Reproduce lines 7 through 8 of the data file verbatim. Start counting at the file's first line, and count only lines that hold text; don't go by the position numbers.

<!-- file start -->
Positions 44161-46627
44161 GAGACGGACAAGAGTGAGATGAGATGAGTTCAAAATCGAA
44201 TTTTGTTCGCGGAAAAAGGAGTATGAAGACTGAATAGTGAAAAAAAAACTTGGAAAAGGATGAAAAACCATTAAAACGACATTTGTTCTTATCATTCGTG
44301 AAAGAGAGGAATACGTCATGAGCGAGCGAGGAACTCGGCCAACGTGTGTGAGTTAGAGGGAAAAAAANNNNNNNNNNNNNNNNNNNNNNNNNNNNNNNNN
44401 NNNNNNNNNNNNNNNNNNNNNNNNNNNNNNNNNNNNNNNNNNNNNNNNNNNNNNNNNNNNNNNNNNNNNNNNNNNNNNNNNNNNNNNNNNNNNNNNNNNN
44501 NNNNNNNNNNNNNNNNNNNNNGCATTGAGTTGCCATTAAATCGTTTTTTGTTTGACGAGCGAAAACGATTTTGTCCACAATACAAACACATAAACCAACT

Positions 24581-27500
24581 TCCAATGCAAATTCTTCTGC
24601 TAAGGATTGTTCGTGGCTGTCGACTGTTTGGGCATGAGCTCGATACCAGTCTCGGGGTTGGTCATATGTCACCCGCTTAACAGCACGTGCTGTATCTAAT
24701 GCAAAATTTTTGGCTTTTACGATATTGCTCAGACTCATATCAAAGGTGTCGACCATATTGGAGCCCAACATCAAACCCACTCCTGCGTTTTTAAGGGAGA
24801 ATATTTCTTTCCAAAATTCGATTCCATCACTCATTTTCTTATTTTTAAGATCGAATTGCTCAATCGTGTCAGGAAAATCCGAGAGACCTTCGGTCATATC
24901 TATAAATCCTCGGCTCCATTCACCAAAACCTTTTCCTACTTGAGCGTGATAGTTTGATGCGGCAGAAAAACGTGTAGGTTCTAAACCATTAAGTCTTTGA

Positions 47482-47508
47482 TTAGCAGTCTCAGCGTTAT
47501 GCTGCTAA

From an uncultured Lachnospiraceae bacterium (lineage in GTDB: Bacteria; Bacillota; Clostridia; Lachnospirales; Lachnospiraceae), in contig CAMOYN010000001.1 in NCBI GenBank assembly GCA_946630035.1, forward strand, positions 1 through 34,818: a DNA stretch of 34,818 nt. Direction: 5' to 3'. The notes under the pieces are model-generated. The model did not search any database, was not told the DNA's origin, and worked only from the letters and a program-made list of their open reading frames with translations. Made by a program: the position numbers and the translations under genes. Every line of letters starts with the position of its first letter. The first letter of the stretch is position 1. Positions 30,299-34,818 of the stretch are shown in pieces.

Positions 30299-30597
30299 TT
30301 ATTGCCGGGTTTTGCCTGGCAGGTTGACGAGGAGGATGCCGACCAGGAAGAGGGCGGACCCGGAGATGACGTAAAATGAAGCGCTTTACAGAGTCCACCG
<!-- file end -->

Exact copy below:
Positions 24581-27500
24581 TCCAATGCAAATTCTTCTGC